How To Find Your Client Cap

I am booked out for the year. When I say that, I get lots of questions. The biggest one?

"How did you know when you're full?"

If you're a fellow VA, this post will help you find your own client cap. If you're working with a VA, this post will help you understand what "at client capacity" means.

Your client cap is, in short, how many hours you're working each month. A full time client load is 160 hours per month. (Monday through Friday full time hours.) A part time client load is half of full time, or 80 hours per month.

I recommend billing your clients in packages, as I do mine. This makes it so much easier when you're calculating your client load. You'll know each month what your hours look like. You'll know if you can bring on more clients, or if you're stretched too thin.

I have three packages for clients:

  1. 16 Hours per Month, for clients who are just starting out, or haven't worked with an assistant before. These are people who need a little bit of help every day, and it's things like scheduling and email support.
  2. 32 Hours per Month, for clients who are building a business, and need significant help every day. These clients need me to build spreadsheets, refine marketing, and work through tasks that help strengthen business systems. I also have had busy moms on this plan before.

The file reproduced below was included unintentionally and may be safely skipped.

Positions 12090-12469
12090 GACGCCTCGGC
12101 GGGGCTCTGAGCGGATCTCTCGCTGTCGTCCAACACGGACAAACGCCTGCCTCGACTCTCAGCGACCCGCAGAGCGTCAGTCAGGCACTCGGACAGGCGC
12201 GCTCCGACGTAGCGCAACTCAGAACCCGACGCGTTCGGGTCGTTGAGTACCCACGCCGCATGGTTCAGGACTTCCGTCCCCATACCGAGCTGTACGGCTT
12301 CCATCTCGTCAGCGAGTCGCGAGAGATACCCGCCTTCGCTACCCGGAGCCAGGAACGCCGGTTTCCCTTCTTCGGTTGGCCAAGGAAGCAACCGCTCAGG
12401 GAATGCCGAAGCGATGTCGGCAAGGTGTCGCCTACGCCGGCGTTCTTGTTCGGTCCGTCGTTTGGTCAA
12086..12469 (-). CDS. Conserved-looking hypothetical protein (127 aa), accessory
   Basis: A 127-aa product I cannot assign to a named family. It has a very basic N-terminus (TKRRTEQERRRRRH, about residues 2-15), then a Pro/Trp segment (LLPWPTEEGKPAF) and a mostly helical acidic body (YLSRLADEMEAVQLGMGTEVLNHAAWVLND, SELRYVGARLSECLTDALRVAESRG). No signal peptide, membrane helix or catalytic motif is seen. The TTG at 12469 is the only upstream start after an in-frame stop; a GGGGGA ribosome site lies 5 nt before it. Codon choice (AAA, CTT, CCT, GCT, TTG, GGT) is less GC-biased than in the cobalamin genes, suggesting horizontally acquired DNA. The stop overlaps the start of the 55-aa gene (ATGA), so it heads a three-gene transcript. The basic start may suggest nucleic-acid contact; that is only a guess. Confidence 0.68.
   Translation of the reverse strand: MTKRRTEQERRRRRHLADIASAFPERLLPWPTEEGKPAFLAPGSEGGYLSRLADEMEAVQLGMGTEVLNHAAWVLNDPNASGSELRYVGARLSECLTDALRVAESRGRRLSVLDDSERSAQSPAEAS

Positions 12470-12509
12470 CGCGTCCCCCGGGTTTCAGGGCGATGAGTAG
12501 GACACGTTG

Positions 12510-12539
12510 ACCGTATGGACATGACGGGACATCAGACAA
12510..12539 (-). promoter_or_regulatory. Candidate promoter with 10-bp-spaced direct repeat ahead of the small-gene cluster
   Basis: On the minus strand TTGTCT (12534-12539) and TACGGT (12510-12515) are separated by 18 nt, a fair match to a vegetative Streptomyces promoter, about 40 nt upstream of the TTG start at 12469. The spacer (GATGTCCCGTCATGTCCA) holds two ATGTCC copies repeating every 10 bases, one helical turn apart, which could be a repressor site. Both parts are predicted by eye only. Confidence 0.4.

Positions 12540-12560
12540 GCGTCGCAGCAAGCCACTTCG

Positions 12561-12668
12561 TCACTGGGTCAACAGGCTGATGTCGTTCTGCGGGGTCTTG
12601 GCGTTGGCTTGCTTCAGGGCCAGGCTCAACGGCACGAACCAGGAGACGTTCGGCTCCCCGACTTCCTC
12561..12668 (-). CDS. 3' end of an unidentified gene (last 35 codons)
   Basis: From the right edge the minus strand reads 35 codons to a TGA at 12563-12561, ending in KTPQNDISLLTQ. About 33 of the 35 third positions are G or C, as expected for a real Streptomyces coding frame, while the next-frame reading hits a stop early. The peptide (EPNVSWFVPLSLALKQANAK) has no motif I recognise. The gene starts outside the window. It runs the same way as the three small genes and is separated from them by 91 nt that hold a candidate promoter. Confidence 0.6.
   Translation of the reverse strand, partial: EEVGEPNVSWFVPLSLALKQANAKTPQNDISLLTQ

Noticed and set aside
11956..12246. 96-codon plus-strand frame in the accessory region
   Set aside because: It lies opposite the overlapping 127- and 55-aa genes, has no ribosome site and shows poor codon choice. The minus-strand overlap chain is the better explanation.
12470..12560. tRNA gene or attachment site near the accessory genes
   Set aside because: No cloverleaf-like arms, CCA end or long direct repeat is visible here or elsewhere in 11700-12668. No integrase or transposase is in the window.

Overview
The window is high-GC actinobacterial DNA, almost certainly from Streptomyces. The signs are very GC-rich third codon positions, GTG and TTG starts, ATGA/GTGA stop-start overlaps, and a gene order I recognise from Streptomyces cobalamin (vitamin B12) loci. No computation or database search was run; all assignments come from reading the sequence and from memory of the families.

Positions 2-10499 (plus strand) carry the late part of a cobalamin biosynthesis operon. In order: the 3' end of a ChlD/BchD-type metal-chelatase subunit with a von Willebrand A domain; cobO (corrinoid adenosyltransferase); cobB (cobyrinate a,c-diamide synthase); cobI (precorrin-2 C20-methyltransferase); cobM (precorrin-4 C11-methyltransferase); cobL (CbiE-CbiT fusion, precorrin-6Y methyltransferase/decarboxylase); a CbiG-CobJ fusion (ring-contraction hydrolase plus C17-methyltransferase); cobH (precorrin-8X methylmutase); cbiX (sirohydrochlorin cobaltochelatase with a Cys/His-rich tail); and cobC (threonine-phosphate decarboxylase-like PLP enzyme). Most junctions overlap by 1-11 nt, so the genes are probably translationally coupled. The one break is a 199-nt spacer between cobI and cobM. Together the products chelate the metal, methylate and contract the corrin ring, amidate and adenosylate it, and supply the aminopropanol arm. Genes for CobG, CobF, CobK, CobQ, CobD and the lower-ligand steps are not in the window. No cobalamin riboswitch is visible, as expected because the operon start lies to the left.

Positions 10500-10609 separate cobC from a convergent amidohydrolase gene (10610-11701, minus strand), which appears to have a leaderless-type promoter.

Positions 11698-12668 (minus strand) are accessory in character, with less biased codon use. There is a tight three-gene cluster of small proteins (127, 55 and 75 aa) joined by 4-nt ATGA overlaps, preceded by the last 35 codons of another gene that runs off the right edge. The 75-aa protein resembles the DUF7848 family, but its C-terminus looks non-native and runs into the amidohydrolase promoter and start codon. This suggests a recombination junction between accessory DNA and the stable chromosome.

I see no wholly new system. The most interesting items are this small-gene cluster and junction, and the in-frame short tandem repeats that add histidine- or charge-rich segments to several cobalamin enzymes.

3. 55 Hours per Month, for clients who are busy, and have a lot on their plate. This is for the film producer in Los Angeles who has a tight schedule, and flies five times a month. If they need 55 hours, they'll know. These are people who are usually experienced at delegating. They've gotten their business/company to a place where they just can't do it all. These are clients who need a lot of help.

If you want to work part time, taking on two VIP clients won't work for you -- that's 55 hours x 2 = 110 hours. That's 30 hours over your part time capacity -- not ok!

I also suggest only taking on VIP clients, or high profile clients if you're a full time assistant. Usually they need you on call five days a week at least. It's up to you to set your boundaries for work hours. I have a post on that here if you're struggling with that.

Are you ready to calculate your own client capacity and hours? I've created a worksheet for you to help you find out how many client hours you can afford to bring on (or need to let go). Check it out below:


Your client cap is the best way to manage your workload. If you stick to the capacity, you'll rarely work late, and you'll resist burnout as much as possible! Don't take clients on if you don't have time for them.